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sense of dissociation from the environment, a lesser sense of speed, and thus an arguably increased perceived distance between places.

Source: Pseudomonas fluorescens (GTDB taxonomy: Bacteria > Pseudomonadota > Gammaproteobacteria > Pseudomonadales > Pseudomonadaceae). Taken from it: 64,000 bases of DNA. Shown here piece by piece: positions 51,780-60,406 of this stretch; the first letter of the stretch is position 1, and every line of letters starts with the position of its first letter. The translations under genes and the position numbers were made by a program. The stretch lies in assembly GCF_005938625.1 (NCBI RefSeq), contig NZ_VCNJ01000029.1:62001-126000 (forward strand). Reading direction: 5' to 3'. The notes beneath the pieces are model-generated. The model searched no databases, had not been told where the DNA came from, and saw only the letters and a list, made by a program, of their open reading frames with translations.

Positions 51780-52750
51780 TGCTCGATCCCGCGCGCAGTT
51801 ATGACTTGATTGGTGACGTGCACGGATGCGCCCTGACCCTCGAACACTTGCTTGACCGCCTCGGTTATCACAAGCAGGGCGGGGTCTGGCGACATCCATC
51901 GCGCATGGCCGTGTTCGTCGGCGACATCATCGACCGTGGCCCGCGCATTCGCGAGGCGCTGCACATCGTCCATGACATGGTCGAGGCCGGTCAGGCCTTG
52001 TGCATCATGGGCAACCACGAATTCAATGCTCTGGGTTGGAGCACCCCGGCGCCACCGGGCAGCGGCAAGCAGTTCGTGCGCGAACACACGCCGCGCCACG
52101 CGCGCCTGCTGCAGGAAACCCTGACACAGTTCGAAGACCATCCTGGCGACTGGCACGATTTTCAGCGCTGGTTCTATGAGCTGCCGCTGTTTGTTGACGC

Buffers impede the rate of stimuli travelling in the loop between kinematic subject and environment. In a mechanical vehicle, the dashboard dials, gauges etc mediate the raw data regarding the current state of the vehicle. When combined with the context of the external environment, this data becomes meaningful to the driver. Interestingly, the driving experience differs when this information is not present in the interface. The peripheral interface in metabolic vehicles is typically determined by the ‘overhang’ of the eye sockets. Likewise, the edges of car windscreens indicate the driver's visual zone of attention (Dant, 2004: 76). This can be also be compared with the experience inside a theatre, where the area surrounding the stage is often decorated with a proscenium, which is darkened once the show starts. A proscenium, like any interface, indicates a boundary between reality and fiction. Similarly, the outer casing of televisions and computer monitors has the same affect. The car frame also defines the edges of the windscreen, defining the boundary between interior and exterior. As is argued later in the project, buffers alter the perception of a dynamic between safety and danger, produced by the kinematic subject’s automobility potential.